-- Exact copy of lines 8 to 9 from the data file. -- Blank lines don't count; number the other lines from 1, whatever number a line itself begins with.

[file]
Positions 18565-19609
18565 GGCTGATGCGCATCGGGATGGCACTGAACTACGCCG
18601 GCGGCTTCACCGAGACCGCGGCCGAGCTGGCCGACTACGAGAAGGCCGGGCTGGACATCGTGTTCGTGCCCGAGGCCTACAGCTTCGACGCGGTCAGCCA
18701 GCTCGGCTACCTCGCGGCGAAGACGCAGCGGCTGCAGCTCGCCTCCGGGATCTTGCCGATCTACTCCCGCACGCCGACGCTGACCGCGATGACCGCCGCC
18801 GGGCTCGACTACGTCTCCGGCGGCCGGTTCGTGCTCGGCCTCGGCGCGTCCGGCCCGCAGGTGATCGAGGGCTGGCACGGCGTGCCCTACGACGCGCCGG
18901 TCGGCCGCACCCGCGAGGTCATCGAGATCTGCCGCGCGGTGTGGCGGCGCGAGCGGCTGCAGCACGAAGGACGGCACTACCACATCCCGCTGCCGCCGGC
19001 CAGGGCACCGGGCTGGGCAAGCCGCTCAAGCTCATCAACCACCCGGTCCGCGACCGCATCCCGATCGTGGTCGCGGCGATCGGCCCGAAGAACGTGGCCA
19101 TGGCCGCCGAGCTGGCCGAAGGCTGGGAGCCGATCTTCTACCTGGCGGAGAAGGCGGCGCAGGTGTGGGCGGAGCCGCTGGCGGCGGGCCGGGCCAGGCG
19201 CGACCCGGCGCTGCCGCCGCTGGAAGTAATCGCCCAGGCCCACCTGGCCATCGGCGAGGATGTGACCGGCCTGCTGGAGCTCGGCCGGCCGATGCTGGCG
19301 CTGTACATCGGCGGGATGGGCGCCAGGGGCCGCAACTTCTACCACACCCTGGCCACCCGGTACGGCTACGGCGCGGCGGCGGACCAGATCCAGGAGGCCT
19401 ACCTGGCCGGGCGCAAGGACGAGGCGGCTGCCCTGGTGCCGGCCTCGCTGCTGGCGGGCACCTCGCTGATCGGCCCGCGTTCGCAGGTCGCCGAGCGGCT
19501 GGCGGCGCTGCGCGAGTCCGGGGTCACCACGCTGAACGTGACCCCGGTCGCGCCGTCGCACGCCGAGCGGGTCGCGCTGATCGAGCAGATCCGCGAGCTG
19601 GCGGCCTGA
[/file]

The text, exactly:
19101 TGGCCGCCGAGCTGGCCGAAGGCTGGGAGCCGATCTTCTACCTGGCGGAGAAGGCGGCGCAGGTGTGGGCGGAGCCGCTGGCGGCGGGCCGGGCCAGGCG
19201 CGACCCGGCGCTGCCGCCGCTGGAAGTAATCGCCCAGGCCCACCTGGCCATCGGCGAGGATGTGACCGGCCTGCTGGAGCTCGGCCGGCCGATGCTGGCG